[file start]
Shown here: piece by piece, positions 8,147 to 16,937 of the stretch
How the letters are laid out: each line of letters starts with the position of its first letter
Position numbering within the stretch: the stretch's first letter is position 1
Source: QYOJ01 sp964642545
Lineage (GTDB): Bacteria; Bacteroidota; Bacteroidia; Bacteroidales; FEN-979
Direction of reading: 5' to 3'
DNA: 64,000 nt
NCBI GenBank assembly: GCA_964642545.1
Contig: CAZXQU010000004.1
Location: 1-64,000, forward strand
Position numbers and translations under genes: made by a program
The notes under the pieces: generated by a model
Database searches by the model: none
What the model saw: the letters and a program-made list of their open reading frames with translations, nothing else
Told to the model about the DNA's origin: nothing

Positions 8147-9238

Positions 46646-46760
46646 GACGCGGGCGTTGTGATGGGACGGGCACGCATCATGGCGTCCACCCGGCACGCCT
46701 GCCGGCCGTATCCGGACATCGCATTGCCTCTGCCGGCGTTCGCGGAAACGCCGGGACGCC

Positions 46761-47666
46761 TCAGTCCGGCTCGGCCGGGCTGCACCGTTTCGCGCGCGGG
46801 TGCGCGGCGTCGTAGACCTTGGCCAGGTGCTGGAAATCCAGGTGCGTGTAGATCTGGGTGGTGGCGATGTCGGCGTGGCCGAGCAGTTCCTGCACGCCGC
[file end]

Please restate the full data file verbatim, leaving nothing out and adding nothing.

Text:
Shown here: piece by piece, positions 8,147 to 16,937 of the stretch
How the letters are laid out: each line of letters starts with the position of its first letter
Position numbering within the stretch: the stretch's first letter is position 1
Source: QYOJ01 sp964642545
Lineage (GTDB): Bacteria; Bacteroidota; Bacteroidia; Bacteroidales; FEN-979
Direction of reading: 5' to 3'
DNA: 64,000 nt
NCBI GenBank assembly: GCA_964642545.1
Contig: CAZXQU010000004.1
Location: 1-64,000, forward strand
Position numbers and translations under genes: made by a program
The notes under the pieces: generated by a model
Database searches by the model: none
What the model saw: the letters and a program-made list of their open reading frames with translations, nothing else
Told to the model about the DNA's origin: nothing

Positions 8147-9238

Positions 46646-46760
46646 GACGCGGGCGTTGTGATGGGACGGGCACGCATCATGGCGTCCACCCGGCACGCCT
46701 GCCGGCCGTATCCGGACATCGCATTGCCTCTGCCGGCGTTCGCGGAAACGCCGGGACGCC

Positions 46761-47666
46761 TCAGTCCGGCTCGGCCGGGCTGCACCGTTTCGCGCGCGGG
46801 TGCGCGGCGTCGTAGACCTTGGCCAGGTGCTGGAAATCCAGGTGCGTGTAGATCTGGGTGGTGGCGATGTCGGCGTGGCCGAGCAGTTCCTGCACGCCGC